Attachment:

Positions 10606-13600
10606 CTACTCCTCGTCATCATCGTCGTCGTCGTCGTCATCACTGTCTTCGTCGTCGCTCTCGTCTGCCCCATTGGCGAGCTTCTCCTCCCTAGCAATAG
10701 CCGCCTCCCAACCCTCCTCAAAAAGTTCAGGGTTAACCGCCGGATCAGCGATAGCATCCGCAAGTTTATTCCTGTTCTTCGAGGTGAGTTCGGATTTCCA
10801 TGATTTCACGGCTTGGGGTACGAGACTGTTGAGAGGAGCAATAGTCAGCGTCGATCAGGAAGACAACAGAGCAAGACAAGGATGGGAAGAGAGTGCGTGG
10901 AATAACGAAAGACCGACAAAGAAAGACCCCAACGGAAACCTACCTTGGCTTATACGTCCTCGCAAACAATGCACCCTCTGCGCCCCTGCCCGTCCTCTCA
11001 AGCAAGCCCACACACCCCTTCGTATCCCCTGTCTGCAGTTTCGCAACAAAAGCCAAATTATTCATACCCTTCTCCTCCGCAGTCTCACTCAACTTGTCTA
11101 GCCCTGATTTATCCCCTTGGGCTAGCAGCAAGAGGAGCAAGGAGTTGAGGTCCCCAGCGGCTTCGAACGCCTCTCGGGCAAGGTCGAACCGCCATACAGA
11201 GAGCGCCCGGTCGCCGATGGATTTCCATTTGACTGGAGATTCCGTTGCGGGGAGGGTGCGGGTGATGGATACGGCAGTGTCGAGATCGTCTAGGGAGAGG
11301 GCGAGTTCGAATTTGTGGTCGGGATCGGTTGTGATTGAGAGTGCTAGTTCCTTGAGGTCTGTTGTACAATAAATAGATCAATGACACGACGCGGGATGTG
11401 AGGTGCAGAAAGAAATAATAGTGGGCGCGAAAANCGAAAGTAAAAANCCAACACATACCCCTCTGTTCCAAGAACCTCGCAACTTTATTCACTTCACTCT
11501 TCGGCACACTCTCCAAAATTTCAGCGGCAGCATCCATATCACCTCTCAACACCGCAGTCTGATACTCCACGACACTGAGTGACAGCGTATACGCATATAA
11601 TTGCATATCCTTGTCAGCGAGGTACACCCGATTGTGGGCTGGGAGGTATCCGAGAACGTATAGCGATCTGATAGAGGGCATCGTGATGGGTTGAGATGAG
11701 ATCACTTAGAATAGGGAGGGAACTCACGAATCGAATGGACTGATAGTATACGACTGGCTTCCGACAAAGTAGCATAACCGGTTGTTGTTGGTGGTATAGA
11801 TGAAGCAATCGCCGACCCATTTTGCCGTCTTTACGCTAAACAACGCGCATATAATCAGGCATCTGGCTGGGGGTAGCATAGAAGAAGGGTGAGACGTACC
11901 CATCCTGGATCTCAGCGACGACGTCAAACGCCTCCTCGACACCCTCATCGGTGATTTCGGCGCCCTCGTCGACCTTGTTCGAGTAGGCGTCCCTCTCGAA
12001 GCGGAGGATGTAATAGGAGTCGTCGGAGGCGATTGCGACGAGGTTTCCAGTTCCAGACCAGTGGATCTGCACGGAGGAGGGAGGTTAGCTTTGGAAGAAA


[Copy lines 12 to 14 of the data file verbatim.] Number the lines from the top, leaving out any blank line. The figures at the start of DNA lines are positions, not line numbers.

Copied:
11601 TTGCATATCCTTGTCAGCGAGGTACACCCGATTGTGGGCTGGGAGGTATCCGAGAACGTATAGCGATCTGATAGAGGGCATCGTGATGGGTTGAGATGAG
11701 ATCACTTAGAATAGGGAGGGAACTCACGAATCGAATGGACTGATAGTATACGACTGGCTTCCGACAAAGTAGCATAACCGGTTGTTGTTGGTGGTATAGA
11801 TGAAGCAATCGCCGACCCATTTTGCCGTCTTTACGCTAAACAACGCGCATATAATCAGGCATCTGGCTGGGGGTAGCATAGAAGAAGGGTGAGACGTACC